Innovation in anaesthesia: an interview with Matti Lehtonen, GE Healthcare

Innovation in anaesthesia: an interview with Matti Lehtonen, GE Healthcare

The spectrum of patients seen today, from pre-term infants to the morbidly obese to the longer living elderly, is wider than ever before and increasingly more challenging with patients often presenting with multiple co-morbidities. This puts a huge strain on healthcare providers who are facing increasing challenges such as cost pressure and staff shortages. [More]
Accuray announces presentation of CyberKnife System data at AAPM annual meeting

Accuray announces presentation of CyberKnife System data at AAPM annual meeting

Accuray Incorporated announced today that studies on the clinical use of the CyberKnife System, the only robotic SBRT system capable of tracking and automatically correcting for target motion, continue to demonstrate the benefits of its precise, innovative treatment delivery techniques. [More]
KF-SYSCC creates paperless, filmless clinical process in radiation oncology to enhance patient safety

KF-SYSCC creates paperless, filmless clinical process in radiation oncology to enhance patient safety

The Koo Foundation Sun Yat-Sen Cancer Center has established an entirely paperless and filmless clinical process in radiation oncology, designed to enhance patient safety as well as operational efficiency. Using the ARIA oncology information system from Varian Medical Systems, the clinical team has automated essential tasks, built in safety-checks, and centralized patient information for easier access by staff members. [More]
COPD risk may occur during childhood and adolescence

COPD risk may occur during childhood and adolescence

Chronic obstructive pulmonary disease (COPD) is one of most common causes of death in the world today - active smoking accounting for approx. 85% of all cases. Yet ground-breaking research from the University of Copenhagen indicates that accelerated decline of lung function is not a prerequisite for COPD. [More]
IMBRUVICA (ibrutinib) approved in Europe for treatment of Waldenstrom's macroglobulinemia

IMBRUVICA (ibrutinib) approved in Europe for treatment of Waldenstrom's macroglobulinemia

Today AbbVie announced the European Commission granted marketing authorization for IMBRUVICA (ibrutinib) as the first treatment option available in all 28 member states of the European Union for the treatment of Waldenstrom's macroglobulinemia (WM), a rare, slow growing blood cancer, in adult patients who have received at least one prior therapy, or in first line treatment for patients unsuitable for chemo-immunotherapy. [More]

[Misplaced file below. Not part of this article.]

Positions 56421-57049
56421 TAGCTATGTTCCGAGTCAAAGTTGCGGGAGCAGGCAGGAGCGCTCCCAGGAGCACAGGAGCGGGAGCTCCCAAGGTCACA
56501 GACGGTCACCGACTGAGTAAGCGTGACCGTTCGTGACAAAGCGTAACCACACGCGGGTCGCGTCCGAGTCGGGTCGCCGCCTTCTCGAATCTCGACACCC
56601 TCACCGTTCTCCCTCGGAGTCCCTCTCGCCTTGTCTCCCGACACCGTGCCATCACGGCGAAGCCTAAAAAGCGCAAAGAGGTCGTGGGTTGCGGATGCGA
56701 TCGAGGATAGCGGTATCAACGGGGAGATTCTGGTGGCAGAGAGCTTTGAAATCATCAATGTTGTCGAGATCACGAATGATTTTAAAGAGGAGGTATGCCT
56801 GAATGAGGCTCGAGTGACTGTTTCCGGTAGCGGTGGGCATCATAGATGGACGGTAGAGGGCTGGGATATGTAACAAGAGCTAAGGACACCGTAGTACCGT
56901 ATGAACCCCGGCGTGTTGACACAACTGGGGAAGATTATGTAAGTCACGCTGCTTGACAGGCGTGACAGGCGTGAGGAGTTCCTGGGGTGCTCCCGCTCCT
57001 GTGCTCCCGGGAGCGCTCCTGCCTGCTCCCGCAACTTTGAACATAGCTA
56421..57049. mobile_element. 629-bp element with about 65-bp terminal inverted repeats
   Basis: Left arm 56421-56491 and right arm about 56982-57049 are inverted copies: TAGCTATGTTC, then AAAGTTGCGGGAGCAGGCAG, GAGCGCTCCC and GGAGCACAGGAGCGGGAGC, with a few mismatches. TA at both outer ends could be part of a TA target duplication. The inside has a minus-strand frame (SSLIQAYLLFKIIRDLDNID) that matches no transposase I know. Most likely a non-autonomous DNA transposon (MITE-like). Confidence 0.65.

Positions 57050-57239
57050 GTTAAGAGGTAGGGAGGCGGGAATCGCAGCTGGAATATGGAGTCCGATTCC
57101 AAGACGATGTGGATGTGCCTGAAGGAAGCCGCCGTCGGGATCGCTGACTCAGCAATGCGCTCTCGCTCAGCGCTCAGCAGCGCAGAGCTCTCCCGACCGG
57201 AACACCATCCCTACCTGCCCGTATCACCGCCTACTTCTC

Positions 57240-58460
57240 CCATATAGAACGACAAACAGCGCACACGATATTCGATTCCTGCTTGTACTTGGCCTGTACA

WellStar opens new inpatient pediatric unit

WellStar opens new inpatient pediatric unit

WellStar Kennestone Hospital opened a new inpatient pediatric unit. Previously, Cobb County did not have an inpatient pediatric unit, forcing families to leave their community to receive hospital-based care. The new unit will keep pediatric patients and their families close to home. [More]
Researchers reveal how certain lipids help adenoviruses to enter the cell

Researchers reveal how certain lipids help adenoviruses to enter the cell

Adenoviruses cause numerous diseases, such as eye or respiratory infections, and they are widely used in gene therapy. Researchers from the University of Zurich have now discovered how these viruses penetrate the cells, a key step for infection and gene delivery. The cell unwillingly supports virus entry and infection by providing lipids that are normally used to repair damaged membranes. [More]
Starting anti-HIV treatment early improves survival among patients with newly diagnosed TB

Starting anti-HIV treatment early improves survival among patients with newly diagnosed TB

Starting anti-HIV treatment within two weeks of the diagnosis of tuberculosis, or TB, improved survival among patients with both infections who had very low immune-cell counts, according to an analysis by researchers at the University of Pittsburgh Graduate School of Health. [More]
Tillotts Pharma to purchase global rights for AstraZeneca’s Entocort excluding the U.S.

Tillotts Pharma to purchase global rights for AstraZeneca’s Entocort excluding the U.S.

Tillotts Pharma AG, part of the Zeria Group, announced today that it has entered into an agreement for the acquisition of the global rights for Entocort (budesonide) from AstraZeneca, excluding the U.S., which will remain with AstraZeneca. [More]
EvoRx Technologies, AstraZeneca successfully complete research collaboration

EvoRx Technologies, AstraZeneca successfully complete research collaboration

AstraZeneca and EvoRx Technologies successfully completed a one-year research collaboration leveraging EvoRx's proprietary Evo-Link technology to discover cell penetrating peptides for a high value intracellular protein–protein interaction target in the respiratory portfolio. [More]